When nonprofits think of branding, they likely have logos, colors, and fonts in mind.
But there’s more to branding than that.
I recently interviewed Brandon Crist, Owner and CEO of Brand Mentors, on the Nonprofit Growth podcast, about what makes up a cohesive brand, and how nonprofits can pull together disparate elements to make their message and brand clear.
Here are the highlights from that interview.
Defining Branding for Nonprofits
There are two aspects to branding:
- Your look, which is what everybody thinks of. A logo, colors, a business card. Your look needs to be consistent. Different shades of blue, varying fonts . . . these are brand killers.
- Your message. This is the other side: the story, the community connections, the voice you have.
Make sure that people are perceiving your brand the way you want them to perceive it. The hope is that if you’re showcasing your brand, you’ll be perceived consistently and correctly.
How Branding Plays Out in a Nonprofit Organization
Brandon thinks nonprofits view themselves as “different” in the brand world.
They think they get a free pass because they’re a nonprofit. The reality is the opposite: they should be more in control of their brand than a business.
A nonprofit should make sure they’re using their brand as a platform to showcase who they are, what they do, and why clients should work with them.
Many of Brandon’s clients have a hodgepodge of elements pulled together overtime when they come to him. They present the “mess” and say, “Here’s our brand.” They have no control over that brand.
So why is branding important for a nonprofit? Because you can be in control of your brand, rather than your audience controlling it.
The Elements That Make Up a Nonprofit’s Brand
The “look” side of your brand includes these elements:
- Print collateral
- Emails/Email signatures
- Promo materials
Anything you give to a potential user of your service should have your brand on it.
The “voice” side should include these elements:
- A clear message
- A well-known mission statement
- A story that is easy to connect with
- A true call to action
It’s very important that your story is conveyed in the community the way you want and that your connections (your board members, leadership, etc.) are delivering the message the right way.
Branding Strategies Nonprofits Have Successfully Employed
Obviously, there’s a long list of items that make up a brand. It can be scary.
Brandon’s advice? Just get started.
Keep a folder and add to it over time. Build on the foundation.
“The first thing I always recommend is, ‘You need to set up a brand guideline,’” Brandon said. “Make sure everyone who touches your brand, whether it’s a volunteer or a board member, understands who you are and how people can work with you.”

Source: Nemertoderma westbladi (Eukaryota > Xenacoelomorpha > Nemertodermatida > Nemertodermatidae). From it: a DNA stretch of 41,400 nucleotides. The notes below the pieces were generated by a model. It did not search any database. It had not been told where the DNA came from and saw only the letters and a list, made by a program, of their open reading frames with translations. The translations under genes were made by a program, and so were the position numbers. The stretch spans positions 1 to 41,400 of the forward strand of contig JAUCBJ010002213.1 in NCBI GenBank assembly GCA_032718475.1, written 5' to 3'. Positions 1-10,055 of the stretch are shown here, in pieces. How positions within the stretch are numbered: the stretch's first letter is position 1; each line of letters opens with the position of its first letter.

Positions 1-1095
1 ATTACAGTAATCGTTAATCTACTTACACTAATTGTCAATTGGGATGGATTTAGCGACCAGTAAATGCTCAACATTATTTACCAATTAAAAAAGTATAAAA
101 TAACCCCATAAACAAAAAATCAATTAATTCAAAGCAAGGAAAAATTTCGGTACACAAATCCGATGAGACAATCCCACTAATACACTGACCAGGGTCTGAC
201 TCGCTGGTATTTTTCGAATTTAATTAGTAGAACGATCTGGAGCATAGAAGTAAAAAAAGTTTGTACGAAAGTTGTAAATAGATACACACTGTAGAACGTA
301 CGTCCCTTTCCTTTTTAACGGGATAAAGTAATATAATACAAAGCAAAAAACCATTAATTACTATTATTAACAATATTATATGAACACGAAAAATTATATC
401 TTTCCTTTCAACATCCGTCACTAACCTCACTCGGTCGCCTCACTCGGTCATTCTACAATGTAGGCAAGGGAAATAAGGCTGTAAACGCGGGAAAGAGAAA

They should know what colors to use. They should use consistent fonts. They should only use approved photos. That sort of thing.
Also, follow some folks leading the branding world out there. For example, follow Donald Miller, the head of the “StoryBrand” movement.
More On Brand Guidelines
Brand Mentors breaks their brand guidelines down by asking a few questions:
- Who is your audience? Who are you serving?
- What is their number one pain point? How are you addressing this?
From there, you can come up with ways to communicate your message.
There’s a nonprofit in East Texas called St. Paul Children’s Foundation. They provide clothing, shoes, food, and dental services to those who need them.
All of their branding is geared towards children, bright colors, etc. But at the same time, they have care graphs of information that use approved messaging. They don’t write random messages here and there.
They have a paragraph that tells their story, and they use that paragraph consistently in their messages. They also have a set of bullet points that they pull out and use to answer a lot of questions they receive.
How Nonprofits Can Get Started With Branding
1. Assemble What You Have
Find everything you have—any images, fonts, etc. Print and digital collateral, anything that’s current. Put it in a stack on your desk or a folder on your computer.
From there, make a determination about what is up to par. Do you need to redesign your logo or colors? Are fonts different across documents?
This is usually the most painful piece. People typically
- Don’t want to show where they are, because they’re embarrassed.
- Find it overwhelming to put so much into a folder.
Don’t be afraid of trying. Start doing it, then once you get the painful part of the evaluation out of the way, you’ll know where to go.
2. Create a Brand Folder
Have one folder where you keep the elements you want to hold onto, and call it “Our brand” or something along those lines. The important thing is to keep the elements together. All of the things that centralize your brand should end up in this one folder.
3. Develop a “Brand Bible”
Put all of the information into one document so you have a digital PDF you can pass off to new staff members or graphic designers helping you with a project. For lack of a better term, this is your “brand bible.”
Brandon recommends separating out visual and messaging. At the same time, once you have a good idea of what you’re going for, they need to end up back together so you can ensure the two parts of your brand go together well when you present them to your board or team.
“Don’t wait,” Brandon told me. “If you’re thinking, ‘Maybe we’re not telling our story the right way,’ make it a point to get it on your agenda.”